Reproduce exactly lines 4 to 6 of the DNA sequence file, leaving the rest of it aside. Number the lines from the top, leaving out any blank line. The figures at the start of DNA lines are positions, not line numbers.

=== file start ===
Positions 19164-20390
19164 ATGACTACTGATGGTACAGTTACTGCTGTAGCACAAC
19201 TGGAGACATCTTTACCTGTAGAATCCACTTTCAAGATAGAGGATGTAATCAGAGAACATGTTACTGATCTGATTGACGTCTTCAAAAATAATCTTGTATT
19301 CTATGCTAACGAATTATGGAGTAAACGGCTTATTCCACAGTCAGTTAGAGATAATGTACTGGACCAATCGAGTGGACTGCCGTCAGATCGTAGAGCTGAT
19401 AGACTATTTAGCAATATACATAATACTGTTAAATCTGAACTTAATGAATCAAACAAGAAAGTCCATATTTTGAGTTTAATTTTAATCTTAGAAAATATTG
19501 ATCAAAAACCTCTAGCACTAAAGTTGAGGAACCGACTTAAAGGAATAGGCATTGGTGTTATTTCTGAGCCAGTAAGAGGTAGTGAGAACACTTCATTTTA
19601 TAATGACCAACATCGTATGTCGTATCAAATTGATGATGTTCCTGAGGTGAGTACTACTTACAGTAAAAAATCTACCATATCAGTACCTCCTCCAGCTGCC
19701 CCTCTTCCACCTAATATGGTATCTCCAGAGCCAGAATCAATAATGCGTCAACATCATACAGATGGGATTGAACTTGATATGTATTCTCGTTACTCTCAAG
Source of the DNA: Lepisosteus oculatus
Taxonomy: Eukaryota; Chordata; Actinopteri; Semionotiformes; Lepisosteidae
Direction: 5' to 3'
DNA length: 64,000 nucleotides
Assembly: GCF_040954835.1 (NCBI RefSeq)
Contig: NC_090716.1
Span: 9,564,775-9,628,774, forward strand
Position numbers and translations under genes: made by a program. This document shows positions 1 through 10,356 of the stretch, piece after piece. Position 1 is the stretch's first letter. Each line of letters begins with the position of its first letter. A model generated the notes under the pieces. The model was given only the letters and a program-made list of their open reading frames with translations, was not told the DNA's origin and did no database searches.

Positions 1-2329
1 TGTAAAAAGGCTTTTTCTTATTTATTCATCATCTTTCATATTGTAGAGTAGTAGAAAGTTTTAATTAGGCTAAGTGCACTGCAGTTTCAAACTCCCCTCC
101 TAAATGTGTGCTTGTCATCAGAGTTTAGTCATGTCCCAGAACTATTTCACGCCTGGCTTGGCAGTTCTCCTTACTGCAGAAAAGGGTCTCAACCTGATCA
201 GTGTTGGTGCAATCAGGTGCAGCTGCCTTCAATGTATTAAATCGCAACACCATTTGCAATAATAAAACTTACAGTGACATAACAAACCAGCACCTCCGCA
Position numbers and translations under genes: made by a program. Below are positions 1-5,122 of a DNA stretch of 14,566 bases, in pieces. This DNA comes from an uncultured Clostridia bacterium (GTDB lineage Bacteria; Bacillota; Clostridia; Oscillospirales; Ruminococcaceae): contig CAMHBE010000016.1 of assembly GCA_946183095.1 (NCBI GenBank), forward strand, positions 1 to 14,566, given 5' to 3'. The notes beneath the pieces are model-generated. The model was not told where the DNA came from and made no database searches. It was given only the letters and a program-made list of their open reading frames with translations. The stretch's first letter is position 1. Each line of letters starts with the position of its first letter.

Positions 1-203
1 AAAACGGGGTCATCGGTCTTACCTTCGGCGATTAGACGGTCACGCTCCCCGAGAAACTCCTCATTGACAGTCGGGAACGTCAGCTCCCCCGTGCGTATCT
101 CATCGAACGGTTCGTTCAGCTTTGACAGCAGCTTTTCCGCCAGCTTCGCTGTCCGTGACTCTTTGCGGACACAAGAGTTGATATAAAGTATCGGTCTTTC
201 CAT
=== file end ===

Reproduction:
19301 CTATGCTAACGAATTATGGAGTAAACGGCTTATTCCACAGTCAGTTAGAGATAATGTACTGGACCAATCGAGTGGACTGCCGTCAGATCGTAGAGCTGAT
19401 AGACTATTTAGCAATATACATAATACTGTTAAATCTGAACTTAATGAATCAAACAAGAAAGTCCATATTTTGAGTTTAATTTTAATCTTAGAAAATATTG
19501 ATCAAAAACCTCTAGCACTAAAGTTGAGGAACCGACTTAAAGGAATAGGCATTGGTGTTATTTCTGAGCCAGTAAGAGGTAGTGAGAACACTTCATTTTA